Re: poly: Re: Why interest rates may stay low

From: Perry E. Metzger <>
Date: Wed Mar 25 1998 - 14:55:42 PST

Robin Hanson writes:
> Perry writes:
> >Imagine tomorrow morning someone came up to you, Robin Hanson, and
> >asked you to invest your money in something with no way to calculate
> >the rate of return, no way to calculate the odds of any particular
> >rate of return, and no exit strategy for 150 years.
> >You'd tell them to take their prospectus and shove it.
> Yes, and I'd do this if you changed "150 years" to any time period
> whatsoever.

I wouldn't. If the term was 2 years and there was a possibility, but
not an easily quantified one, of high returns, I might say "yes" just
for the hell of it, given that I was likely to exit within two years
either way, especially if I knew the people involved and they weren't
kooks (a lowering, but not an easily quantified one, of risk.) Every
serious investor maintains a certain amount set aside for "speculative

However, speculative investment does not mean stupid
investment. Increased time means likely increased risk when you have
no good grasp on the exact size of the risk. Shorter terms are going
to involve less uncertainty in events, politics, law, technological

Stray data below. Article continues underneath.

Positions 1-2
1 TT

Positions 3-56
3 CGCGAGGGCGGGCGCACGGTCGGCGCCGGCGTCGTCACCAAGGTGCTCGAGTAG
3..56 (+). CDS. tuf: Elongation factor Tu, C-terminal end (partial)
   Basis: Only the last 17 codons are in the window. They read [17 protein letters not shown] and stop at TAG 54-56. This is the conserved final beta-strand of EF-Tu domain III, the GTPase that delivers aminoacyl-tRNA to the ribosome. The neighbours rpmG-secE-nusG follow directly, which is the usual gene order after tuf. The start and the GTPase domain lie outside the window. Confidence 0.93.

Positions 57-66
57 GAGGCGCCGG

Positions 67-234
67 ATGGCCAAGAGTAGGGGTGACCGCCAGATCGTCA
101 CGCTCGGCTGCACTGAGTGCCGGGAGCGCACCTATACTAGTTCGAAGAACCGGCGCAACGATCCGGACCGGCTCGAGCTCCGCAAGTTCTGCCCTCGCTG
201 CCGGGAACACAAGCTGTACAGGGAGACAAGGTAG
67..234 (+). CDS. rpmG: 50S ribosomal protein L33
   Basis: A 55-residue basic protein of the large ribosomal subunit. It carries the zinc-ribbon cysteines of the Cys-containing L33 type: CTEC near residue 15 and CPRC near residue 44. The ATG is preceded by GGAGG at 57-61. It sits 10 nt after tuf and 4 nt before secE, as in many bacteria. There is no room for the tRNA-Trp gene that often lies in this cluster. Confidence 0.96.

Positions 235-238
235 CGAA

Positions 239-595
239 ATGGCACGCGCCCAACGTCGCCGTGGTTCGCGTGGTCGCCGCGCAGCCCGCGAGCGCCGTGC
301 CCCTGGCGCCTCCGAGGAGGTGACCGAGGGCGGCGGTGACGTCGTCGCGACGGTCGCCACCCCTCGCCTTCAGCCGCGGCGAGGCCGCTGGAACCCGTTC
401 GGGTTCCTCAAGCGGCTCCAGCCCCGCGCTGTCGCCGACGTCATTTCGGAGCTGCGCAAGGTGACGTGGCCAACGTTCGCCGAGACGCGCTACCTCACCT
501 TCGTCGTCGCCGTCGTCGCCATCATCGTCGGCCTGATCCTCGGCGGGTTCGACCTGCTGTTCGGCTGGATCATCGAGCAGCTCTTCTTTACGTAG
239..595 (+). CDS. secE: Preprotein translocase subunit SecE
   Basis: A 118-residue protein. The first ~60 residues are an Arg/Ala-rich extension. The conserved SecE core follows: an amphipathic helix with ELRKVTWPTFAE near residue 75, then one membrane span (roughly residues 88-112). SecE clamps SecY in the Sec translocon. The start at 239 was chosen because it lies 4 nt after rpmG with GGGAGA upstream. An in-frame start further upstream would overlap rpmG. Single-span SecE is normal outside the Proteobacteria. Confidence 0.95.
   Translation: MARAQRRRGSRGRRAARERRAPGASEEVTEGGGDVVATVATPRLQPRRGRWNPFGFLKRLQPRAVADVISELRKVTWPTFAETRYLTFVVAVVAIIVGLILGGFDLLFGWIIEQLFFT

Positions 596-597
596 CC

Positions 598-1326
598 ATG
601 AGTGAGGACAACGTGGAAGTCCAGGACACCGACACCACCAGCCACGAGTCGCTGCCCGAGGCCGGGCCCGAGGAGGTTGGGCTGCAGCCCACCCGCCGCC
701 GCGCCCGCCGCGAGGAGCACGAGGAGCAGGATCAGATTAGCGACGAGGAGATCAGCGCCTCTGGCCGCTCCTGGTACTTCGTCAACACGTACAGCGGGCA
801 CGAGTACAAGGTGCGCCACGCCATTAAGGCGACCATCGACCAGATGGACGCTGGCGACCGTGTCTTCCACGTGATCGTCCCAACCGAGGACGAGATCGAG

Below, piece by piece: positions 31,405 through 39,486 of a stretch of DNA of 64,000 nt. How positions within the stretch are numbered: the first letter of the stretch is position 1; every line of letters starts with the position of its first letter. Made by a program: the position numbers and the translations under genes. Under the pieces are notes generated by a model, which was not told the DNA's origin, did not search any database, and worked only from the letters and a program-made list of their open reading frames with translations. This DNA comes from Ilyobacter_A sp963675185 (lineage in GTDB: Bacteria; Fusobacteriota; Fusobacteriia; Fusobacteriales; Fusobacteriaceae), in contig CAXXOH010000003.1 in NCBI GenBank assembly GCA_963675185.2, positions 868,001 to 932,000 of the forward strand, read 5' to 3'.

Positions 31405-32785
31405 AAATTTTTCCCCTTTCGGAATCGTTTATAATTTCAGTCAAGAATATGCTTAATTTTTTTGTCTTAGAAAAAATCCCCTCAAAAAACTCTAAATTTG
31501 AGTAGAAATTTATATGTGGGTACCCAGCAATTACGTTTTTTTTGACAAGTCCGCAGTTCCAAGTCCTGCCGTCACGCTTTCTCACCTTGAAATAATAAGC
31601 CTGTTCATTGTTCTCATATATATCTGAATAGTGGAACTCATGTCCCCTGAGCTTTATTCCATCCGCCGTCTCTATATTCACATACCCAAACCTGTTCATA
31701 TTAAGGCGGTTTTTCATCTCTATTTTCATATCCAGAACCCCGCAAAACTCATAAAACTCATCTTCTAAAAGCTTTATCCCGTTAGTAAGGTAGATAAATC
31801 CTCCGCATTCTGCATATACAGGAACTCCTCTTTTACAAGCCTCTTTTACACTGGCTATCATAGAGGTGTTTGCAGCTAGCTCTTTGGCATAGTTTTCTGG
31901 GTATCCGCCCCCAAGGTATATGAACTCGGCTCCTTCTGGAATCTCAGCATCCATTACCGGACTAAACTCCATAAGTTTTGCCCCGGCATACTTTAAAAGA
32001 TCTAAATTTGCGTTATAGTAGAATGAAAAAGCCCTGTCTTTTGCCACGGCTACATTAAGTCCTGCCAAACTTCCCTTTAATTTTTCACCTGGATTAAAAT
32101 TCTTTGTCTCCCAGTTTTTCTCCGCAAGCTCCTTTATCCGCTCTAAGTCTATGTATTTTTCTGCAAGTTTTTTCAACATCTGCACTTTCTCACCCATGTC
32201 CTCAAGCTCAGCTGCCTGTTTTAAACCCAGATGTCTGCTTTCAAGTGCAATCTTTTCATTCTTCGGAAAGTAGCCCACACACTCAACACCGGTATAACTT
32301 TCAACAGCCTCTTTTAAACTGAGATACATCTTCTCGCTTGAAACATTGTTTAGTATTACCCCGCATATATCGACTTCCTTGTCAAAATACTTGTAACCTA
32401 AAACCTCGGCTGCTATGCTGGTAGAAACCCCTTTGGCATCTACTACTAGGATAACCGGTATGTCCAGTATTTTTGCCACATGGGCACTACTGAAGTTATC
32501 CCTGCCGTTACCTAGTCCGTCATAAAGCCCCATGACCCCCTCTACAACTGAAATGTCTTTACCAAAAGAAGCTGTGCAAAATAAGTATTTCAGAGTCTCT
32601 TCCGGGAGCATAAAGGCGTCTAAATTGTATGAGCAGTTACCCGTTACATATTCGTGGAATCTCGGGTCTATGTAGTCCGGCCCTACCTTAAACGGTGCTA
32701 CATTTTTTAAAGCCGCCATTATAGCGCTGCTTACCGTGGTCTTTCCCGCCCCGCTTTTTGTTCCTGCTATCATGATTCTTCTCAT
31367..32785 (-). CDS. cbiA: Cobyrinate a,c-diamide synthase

shifts, etc.

I think the easy way to put it is like this:

You can plan for one year. You can "half plan" for two. You can make
educated guesses out for five. Anything past that is science
fiction. A business that is going to make money or die in two years
can at least have something approximating a rational budget for
development laid out. Five years is bloody hard if not
impossible. Five hundred goes beyond lunacy into performance art.

If you want me to invest in something longer than five years in term
(building the Channel Tunnel, say), it requires that we be dealing
with something so mature (i.e. transportation) that our horizons are
extended, and it has to be something where return is well
understood. The Channel Tunnel investors all got screwed, of course,
which I think sort of proves my point, but at least there it was
unlikely that SSTs were suddenly going to take over the freight

> I'm asking for a reason why I should care much about that aspect of
> the scenario.

Well, I've expanded on it above. I can try expanding more if need be.

Received on Wed Mar 25 22:57:47 1998

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